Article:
This paper demonstrates the benefits to be gained from performance analysis of gas-lifted vertical and horizontal wells in Hassi R'mel oil rim, where significant incremental oil production rate can be achieved as water-cut increases and reservoir pressure declines by a comprehensive approach to the problem of gas-lift production optimization.

An artificial-lift method in which gas is injected into the production tubing to reduce the hydrostatic pressure of the fluid column. The resulting reduction in bottomhole pressure allows the reservoir liquids to enter the wellbore at a higher flow rate. The injection gas is typically conveyed down the tubing-casing annulus and enters the production train through a gas-lift valves. The gas-lift valve position, operating pressures and gas injection rate are determined to ensure maximum well productivity by specific well conditions.

The gas lift software used provides the ability to accurately design and maintain efficiency of gas lift production systems, by combining data acquisition and automation with proven gas lift engineering techniques. Additionally, root causes of failures can be systematically identified using sensitivity analysis tools. Combined well and flowline performance was analyzed with a multiphase network hydraulic simulator that determined maximum transport capacity of the well and flowline system while ensuring that reservoir simulator, wellbore, and facilities constraints were met.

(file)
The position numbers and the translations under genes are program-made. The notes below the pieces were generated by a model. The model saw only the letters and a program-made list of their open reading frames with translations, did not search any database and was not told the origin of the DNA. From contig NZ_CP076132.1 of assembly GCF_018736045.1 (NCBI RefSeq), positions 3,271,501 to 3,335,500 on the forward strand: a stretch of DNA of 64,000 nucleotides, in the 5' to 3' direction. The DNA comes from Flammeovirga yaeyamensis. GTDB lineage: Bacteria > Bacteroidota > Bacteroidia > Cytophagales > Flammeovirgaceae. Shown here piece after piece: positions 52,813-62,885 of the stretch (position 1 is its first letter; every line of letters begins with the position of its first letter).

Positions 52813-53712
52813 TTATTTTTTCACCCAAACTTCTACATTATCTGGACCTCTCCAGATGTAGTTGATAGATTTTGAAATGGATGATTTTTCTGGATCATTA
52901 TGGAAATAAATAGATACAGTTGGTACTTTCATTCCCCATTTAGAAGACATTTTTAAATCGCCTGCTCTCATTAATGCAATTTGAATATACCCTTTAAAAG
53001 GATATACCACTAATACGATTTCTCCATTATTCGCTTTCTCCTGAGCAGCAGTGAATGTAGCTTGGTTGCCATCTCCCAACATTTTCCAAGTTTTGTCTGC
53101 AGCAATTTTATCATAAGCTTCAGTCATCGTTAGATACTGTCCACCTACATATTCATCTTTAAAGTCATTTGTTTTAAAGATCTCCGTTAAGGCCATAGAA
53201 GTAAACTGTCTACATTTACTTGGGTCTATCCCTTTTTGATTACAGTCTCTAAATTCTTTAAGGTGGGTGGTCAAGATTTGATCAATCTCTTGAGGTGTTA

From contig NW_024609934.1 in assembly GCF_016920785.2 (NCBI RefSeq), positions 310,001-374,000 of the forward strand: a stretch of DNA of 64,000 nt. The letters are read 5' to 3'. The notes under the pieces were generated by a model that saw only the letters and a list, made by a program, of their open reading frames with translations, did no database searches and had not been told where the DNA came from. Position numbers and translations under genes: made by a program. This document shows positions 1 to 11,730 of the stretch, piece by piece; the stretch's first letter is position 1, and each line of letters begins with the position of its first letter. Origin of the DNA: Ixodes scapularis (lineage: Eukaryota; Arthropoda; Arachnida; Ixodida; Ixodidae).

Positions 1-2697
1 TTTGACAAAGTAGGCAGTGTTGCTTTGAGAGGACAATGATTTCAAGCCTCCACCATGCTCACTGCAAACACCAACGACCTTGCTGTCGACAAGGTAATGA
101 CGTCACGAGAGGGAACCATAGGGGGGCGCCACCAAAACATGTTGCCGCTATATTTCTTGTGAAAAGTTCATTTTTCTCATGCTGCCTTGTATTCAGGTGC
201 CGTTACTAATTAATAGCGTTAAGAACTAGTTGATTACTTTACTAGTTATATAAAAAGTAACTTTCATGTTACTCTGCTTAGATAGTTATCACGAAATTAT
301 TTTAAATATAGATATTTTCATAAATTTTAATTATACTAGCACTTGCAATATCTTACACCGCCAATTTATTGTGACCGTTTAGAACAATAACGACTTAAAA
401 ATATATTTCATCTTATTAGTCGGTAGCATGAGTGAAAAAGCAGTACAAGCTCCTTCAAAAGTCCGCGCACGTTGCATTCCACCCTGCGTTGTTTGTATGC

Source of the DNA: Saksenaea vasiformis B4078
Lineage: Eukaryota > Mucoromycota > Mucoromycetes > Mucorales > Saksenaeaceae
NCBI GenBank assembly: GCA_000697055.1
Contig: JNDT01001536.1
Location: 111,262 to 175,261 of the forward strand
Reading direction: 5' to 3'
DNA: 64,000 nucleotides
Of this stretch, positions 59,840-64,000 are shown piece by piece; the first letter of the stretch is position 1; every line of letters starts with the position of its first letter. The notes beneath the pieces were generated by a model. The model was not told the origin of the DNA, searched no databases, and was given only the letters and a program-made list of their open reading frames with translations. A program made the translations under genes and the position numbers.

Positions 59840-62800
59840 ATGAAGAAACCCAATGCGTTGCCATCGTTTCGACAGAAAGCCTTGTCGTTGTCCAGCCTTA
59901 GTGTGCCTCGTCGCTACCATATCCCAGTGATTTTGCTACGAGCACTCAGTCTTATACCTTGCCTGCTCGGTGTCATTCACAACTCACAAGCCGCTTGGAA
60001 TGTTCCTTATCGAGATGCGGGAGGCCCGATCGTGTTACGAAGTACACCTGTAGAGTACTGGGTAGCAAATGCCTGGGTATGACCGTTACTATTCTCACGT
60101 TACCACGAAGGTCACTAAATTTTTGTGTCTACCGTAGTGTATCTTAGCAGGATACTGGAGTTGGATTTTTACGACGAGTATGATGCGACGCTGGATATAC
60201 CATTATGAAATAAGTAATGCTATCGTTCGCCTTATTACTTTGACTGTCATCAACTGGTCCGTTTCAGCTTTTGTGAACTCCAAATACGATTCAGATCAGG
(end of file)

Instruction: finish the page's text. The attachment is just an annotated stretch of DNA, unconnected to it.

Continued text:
The Hassi R'mel field is located approximately 500 kilometers South of Algiers in the Northern Grand Erg occidental of the Algerian Sahara. The Hassi R'mel field was discovered in November 1956 by the drilling of well HR-1. Early evaluations of the discovery revealed it to be one of the largest gas fields in the world which has an oil rim existing primarily along the Eastern and Southern margins of the field.

The reservoir of Hassi R'mel oil rim, contains thin oil columns of 30 feet average overlain by a large gas cap with bottom aquifer support.

Water and gas coning are serious problems in many oil field applications, where the production of water and gas from a thin oil reservoir is a common occurrence, which increases the cost of producing operations, and reduces the efficiency of the depletion mechanism and the overall recovery.

In water-coning systems, the viscous forces are caused by pressure drawdown near the wellbore which results as a consequence of fluid production, and the gravitational forces arise from the density difference between two fluids which tend to counterbalance the viscous forces, if the viscous forces exceed the gravitational forces than a cone is formed and grows up toward the perforated interval until water breaks into the wellbore.

Many horizontal wells have been drilled in addition to vertical wells in Hassi R'mel oil rim based on the simulation study and economic analysis, which was conducted to investigate the optimum number of vertical and horizontal wells (enhance reservoir contact and thereby enhance well productivity) to be drilled in Hassi R'mel oil rim.

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